Letters - Monday, July 26, 2021

Channel 4 sell-off plan must be stopped

Monday, 26th July 2021, 3:45 pm
Over 75's TV license

Whether people are right that the proposed Channel 4 sell-off is “politically motivated” I cannot say, but reading through the Government’s consultation paper there seems little logic in its thinking.

With an important base in Leeds, it’s now a great contributor to the northern economy. It commissions work from many independent producers, something the Government should be supporting.

A likely purchaser would be American, without any commitment to the north or independent producers.

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These proposals should be quietly dropped.

Roger Backhouse

via email

Why on earth does this Government want to sell Channel 4 when it isn’t broken?

Can it not learn from the mistake when it sold East Coast Main Line... only to buy it back and rename it LNER?

There are more pressing things to sort than this.

On the same subject, sad to see Morrisons being taken over by a foreign company – Sir Ken Morrison will be turning in his grave.

Jarvis Browning

via email


Detached from reality

Last October Boris Johnson showered praise on frontline NHS workers for their “courage and dedication” during the pandemic.

At the same time it has been alleged that he was telling his aides that he “did not buy all this NHS overwhelmed stuff”.

The most disturbing thing about this allegation is that it implies we have a leader who is lethally detached from reality.

The evidence that the NHS has been and will be overwhelmed is so stark that many staff members were unable to sleep, haunted by the dread of the next day’s work.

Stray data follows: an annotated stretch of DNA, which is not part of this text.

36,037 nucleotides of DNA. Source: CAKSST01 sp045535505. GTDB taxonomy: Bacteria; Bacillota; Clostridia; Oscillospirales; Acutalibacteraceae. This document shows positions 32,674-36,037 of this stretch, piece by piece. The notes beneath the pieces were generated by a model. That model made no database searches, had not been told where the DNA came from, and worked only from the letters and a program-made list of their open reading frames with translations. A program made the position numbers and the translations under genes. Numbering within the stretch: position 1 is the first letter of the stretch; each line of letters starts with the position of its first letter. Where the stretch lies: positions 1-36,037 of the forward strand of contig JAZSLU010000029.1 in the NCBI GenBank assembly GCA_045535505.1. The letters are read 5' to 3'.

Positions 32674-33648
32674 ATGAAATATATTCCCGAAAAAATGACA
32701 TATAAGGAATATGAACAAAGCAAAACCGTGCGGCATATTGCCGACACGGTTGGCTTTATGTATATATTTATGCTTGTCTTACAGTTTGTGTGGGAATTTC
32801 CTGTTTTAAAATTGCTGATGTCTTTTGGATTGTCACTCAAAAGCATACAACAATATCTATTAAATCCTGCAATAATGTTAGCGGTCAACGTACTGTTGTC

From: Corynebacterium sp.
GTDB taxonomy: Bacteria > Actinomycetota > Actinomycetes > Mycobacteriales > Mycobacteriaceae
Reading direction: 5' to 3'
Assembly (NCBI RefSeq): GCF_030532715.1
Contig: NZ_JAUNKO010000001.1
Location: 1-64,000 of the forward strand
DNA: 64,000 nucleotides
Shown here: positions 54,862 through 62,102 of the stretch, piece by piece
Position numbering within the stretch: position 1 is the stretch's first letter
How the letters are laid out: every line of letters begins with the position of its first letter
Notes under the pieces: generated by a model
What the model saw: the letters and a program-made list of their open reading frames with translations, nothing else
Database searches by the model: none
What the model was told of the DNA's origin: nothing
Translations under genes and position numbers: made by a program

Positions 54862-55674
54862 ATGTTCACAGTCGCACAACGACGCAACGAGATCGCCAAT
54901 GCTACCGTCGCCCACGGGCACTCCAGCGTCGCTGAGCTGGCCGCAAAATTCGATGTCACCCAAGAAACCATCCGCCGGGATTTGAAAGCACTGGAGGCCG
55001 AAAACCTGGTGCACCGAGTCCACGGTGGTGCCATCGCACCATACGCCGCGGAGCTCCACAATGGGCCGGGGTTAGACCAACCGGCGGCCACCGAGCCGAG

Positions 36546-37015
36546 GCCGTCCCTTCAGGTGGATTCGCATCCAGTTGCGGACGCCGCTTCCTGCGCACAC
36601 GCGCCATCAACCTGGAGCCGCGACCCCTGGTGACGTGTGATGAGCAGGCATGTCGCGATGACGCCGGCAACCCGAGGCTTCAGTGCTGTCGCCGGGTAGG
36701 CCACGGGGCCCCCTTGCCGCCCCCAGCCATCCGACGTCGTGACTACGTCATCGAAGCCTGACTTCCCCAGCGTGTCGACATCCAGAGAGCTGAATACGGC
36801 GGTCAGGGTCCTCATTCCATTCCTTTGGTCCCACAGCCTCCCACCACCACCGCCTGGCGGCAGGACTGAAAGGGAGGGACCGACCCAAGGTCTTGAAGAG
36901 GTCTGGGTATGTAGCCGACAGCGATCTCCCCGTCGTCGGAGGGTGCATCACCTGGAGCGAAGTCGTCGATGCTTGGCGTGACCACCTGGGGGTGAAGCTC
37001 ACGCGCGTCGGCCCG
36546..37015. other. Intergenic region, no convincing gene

Their fears were borne out by the numbers: 300 deaths a day by the end of October; 600 by late November; 1,500 by late December.

Following ‘Freedom Day’, there are no longer any meaningful government efforts to contain Covid.

Numbers of Covid admissions are doubling every two weeks and life-saving surgeries are being cancelled.

This is before having to contend with influenza, respiratory syncytial virus, hypothermia, icy pavements and other seasonal emergencies.

Meanwhile, Mr Johnson (pictured) tries to banish the virus with more pompous, delusional bluff and bluster.

John Prance



Singing for the Brain initiative

Many of your readers will recognise how powerful music can be; the way it can evoke memories and emotions, uplift, calm or comfort us. There are around 17,000 people living with dementia in Lancashire and we want more to benefit from Alzheimer’s Society’s popular Singing for the Brain initiative.

It is an uplifting and stimulating group activity, built around familiar and new songs, with fun vocal warm-ups.

By uniting people affected by dementia through song, Singing for the Brain helps to reduce social isolation, improve quality of life, wellbeing and mood – which has never been needed more, as many people have significantly deteriorated from the knock-on effects of lockdown.

Alzheimer’s Society is expanding the way we provide support in the community and your readers could play an important part in helping us reach more people affected by dementia.

In addition to our Singing for the Brain groups, we are now offering bespoke training to care providers, organisations or individuals across the UK, with an interest in music, to run their own group and become a Singing for the Brain delivery partner. We have seen and heard many times how music memory is often retained when other memories are lost.

Even in advanced stages of dementia, music can help tap into long-term memories – for some, this can mean they can communicate through singing when no longer able to do so through speech.

I’d like to urge your readers to find out more, and register their interest, by visiting alzheimers.org.uk/singingforthebrain

Tara Edwards

Alzheimer’s Society Lancashire Area Manager

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